The underrated technology of 2022, from Fitbit Sense 2’s body reaction sensor to Apple’s medication reminder function

A lot of newsworthy events that dominated our social feeds this year included Elon Musk’s purchase of Twitter, the collapse of cryptocurrencies, and significant job losses in the technology sector. These were well-liked stories that received a lot of attention. But 2022 was about more than simply Twitter or Meta’s difficulties. We witnessed the introduction of numerous new technological innovations during the year from the largest corporations, most of which received little attention.

Here are four underutilised tech functions that typical users have never heard of or have entirely forgotten, ranging from iOS 16’s medication tracking to Fitbit Sense 2’s 24/7 stress management tool.

Medication Reminder

For many users, a widget that reminds you when to take your medications—not the Dynamic Island on the iPhone 14 Pro—was the game-changer. The Health app’s Medications feature, introduced with iOS 16 and accessible on both the iPhone and Apple Watch, was not just remarkable but also useful. In fact, keeping track of medications without relying on their memory or external apps was advantageous for patients who take a variety of prescriptions as well as their carers, at least in the case of the elderly.

You could add a medication by typing in its name, kind (capsules, pills, etc.), frequency of administration, shape, and colour. In order to import information, create timetables, and get reminders to take their meds on time, users can also use the camera to scan a pill bottle. Despite being a straightforward feature, it is past time Apple’s medication tracking feature received the attention it merits.

The cEDA sensor in the Fitbit Sense 2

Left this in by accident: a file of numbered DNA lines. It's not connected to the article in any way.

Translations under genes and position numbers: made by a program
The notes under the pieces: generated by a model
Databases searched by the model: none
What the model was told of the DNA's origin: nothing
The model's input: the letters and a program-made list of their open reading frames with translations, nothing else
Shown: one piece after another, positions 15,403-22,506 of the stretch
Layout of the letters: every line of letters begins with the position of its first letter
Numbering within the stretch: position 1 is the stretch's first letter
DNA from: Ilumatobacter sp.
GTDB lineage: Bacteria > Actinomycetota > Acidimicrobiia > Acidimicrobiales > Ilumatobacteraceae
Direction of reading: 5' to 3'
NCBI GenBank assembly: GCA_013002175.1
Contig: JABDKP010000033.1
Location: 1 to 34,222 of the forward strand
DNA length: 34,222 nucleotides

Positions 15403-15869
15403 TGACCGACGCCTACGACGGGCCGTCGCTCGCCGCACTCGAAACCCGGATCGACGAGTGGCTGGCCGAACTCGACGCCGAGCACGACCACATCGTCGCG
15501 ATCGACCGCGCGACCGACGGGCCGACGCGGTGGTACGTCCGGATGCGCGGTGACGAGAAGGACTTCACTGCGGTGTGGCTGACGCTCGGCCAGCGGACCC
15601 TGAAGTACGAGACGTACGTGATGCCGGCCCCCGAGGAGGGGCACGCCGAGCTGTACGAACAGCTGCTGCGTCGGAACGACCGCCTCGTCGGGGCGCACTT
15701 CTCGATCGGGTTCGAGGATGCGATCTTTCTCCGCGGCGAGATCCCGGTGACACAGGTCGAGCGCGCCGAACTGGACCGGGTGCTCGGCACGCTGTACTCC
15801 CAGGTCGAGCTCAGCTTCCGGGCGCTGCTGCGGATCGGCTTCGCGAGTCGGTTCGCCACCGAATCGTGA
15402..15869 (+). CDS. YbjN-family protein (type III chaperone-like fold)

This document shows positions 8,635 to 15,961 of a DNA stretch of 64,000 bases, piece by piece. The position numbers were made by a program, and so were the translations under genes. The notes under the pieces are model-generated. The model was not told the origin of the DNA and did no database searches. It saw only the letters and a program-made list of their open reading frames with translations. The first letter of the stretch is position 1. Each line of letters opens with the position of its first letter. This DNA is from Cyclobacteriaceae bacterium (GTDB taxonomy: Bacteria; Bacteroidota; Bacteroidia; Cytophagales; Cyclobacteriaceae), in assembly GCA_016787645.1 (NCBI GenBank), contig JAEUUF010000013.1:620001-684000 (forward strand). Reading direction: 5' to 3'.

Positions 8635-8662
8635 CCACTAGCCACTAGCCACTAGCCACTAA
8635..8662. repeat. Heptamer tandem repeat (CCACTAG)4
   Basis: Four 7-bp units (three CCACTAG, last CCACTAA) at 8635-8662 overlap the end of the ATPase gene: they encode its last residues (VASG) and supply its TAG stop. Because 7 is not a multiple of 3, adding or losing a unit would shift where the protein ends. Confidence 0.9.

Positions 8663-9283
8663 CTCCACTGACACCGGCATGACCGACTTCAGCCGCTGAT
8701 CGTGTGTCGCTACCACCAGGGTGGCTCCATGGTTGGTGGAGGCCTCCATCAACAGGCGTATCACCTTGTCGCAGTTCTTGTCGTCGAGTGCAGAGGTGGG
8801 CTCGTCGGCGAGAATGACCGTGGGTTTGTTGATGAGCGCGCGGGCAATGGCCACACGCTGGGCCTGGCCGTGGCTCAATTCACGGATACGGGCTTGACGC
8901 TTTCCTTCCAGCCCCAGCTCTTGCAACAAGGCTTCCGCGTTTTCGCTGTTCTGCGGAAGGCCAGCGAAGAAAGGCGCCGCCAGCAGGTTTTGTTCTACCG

Despite the Fitbit Sense 2’s reputation as a mediocre smartwatch, one of its functions is deserving of a standing ovation. The smartwatch’s ability to control your stress using a new body response sensor, not the sleep tracking feature, is what makes this claim. When it came to recognising when I was anxious, Sense 2 was quite good. When I was experiencing heightened anxiety during the day, Fitbit noticed bodily responses and alerted me to the stress. The Sense 2’s new Body Response sensor, which adds continuous electrodermal activity (cEDA) tracking using your heart rate, skin temperature, and sweat levels, is entirely to blame for this.

Your mental health may be impacted by a number of factors, including stress and worry, but we avoid referring to these issues as “mental illnesses.” The Sense 2 leads you along the road of conversing with your mind by detecting indicators of stress with its cEDA sensor. Although I found Sense 2’s 24-hour stress monitoring to be helpful, there is certainly space for development. When I was under stress, for instance, the smartwatch would notify me to my body’s response until after I had mentally recovered a little.

Door Detection

A special mention should also go to iOS 16’s Door Detection. Regrettably, the accessibility element was disregarded, undervalued, and unfairly ignored. Using a combination of LiDar (Light Detection and Ranging) and the user’s camera, Door Detection employs a combination of LiDar and the user’s camera to detect and characterise doors. It is intended to assist blind and low-vision users in locating the door.

The technology might provide the user with information such as how near they are to the door, whether it is open or closed, how to open it, and more. Door Detection was an inventive innovation, but since it was introduced as an accessibility function, no one really noticed it. It’s a general issue with technology. Even if major computer companies like Apple push these accessibility improvements, they frequently go ignored or even forgotten altogether. It’s time to take accessibility features seriously because technology would be lacking without diversity.

In Google Docs, choose “Pageless”

The new Pageless format option in Google Docs almost seems like it should have received more attention when it was first introduced and has been mostly ignored in year-end discussions. The inability to easily switch from page-based formatting to a pageless flow has been Google Docs’ most annoying feature for years.
Because Google added the pageless search this year, that has altered. Google brought the Pageless layout, which offers a continuous page without page breaks like in the standard Pages view, to Docs. A lot of individuals will benefit substantially from the new layout, even though the new Pageless functionality may not be ideal for all use cases.

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